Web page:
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Backgrounder: Jamaat al-Islamiyya
Also known as: Gama'a al-Islamiyya, Al-Gama'at; Egyptian al-Gama'at al-Islamiyya; Islamic Gama'at; Islamic Group, Jama'a Islamia

Council on Foreign Relations

Author: Holly Fletcher

Updated: May 30, 2008


Jamaat al-Islamiyya is a radical group that seeks to install an Islamic regime in place of the secular Egyptian government. According to the State Department's 2007 Country Report on Egypt, the group is responsible for the deaths of dozens of foreign tourists in Egypt in the 1990s. It has been listed as a terrorist organization by the U.S. State Department since 1997. Although the group has not carried out an attack in over a decade and the Egyptian-based leadership has rejected violence, some members of a more extreme faction are alleged to have connections to al-Qaeda. A spiritual leader who is aligned with the extreme faction of Jamaat, Sheikh Omar Abdel Rahman, was convicted and jailed in the United States as the perpetrator of the 1993 World Trade Center attacks.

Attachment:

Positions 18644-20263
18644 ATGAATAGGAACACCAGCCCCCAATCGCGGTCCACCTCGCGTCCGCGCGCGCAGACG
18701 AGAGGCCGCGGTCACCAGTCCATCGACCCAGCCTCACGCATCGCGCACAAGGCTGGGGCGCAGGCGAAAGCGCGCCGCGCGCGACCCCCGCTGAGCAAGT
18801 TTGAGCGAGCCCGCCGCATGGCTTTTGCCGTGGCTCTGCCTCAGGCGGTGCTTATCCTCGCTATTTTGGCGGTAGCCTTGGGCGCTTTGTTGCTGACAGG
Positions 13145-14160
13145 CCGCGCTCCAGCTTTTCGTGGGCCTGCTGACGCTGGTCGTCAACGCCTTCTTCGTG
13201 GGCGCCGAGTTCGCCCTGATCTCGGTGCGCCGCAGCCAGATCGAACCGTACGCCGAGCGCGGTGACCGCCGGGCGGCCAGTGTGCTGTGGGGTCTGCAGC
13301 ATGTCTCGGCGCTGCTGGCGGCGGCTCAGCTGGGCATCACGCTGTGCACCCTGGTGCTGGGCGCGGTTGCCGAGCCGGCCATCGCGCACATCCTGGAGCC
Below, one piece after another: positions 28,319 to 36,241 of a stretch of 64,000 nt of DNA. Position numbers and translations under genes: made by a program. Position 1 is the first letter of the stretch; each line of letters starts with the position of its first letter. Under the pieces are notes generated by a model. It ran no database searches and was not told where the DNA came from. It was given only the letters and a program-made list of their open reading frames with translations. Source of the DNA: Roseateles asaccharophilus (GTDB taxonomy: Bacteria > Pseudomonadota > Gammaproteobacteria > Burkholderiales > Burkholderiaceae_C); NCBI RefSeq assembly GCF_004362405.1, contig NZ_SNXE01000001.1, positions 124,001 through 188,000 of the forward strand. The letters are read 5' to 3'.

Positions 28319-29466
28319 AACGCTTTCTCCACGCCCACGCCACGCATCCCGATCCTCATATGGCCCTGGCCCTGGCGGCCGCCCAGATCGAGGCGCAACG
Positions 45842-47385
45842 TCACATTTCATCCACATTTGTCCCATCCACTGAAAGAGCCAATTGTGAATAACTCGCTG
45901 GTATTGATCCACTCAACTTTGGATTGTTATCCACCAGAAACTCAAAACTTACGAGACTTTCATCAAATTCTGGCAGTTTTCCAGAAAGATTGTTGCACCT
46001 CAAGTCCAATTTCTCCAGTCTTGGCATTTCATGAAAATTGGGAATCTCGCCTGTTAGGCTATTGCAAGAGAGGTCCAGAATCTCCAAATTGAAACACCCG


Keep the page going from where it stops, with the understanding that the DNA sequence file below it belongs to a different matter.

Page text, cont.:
What is the history and ideology of Jamaat al-Islamiyya?

Jamaat al-Islamiyya, which means "the Islamic Group," is Egypt's largest Islamist militant organization and has a presence both in Egypt and abroad. As a radical offshoot of the much older and more grassroots-oriented Muslim Brotherhood, the group has been active since the 1970s. According to the State Department, Jamaat attracts young unemployed graduates and students from urban areas but operates primarily in the southern governorates of Egypt.

Historically, members have campaigned to overthrow the secular Egyptian government and replace it with an Islamic regime. Jamaat used violence within the country to influence a popular movement supporting an Islamic regime and refused to consider a political compromise. The group is best known for the Luxor attack in 1997 that killed fifty-eight foreign tourists and four Egyptians. Attacks on tourists, however, put the group on the fringe of society as the country began to suffer economically from a decrease in tourism.

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Copyright 2008 by the Council on Foreign Relations. This material is republished on with specific permission from the Reprint and republication queries for this article should be directed to

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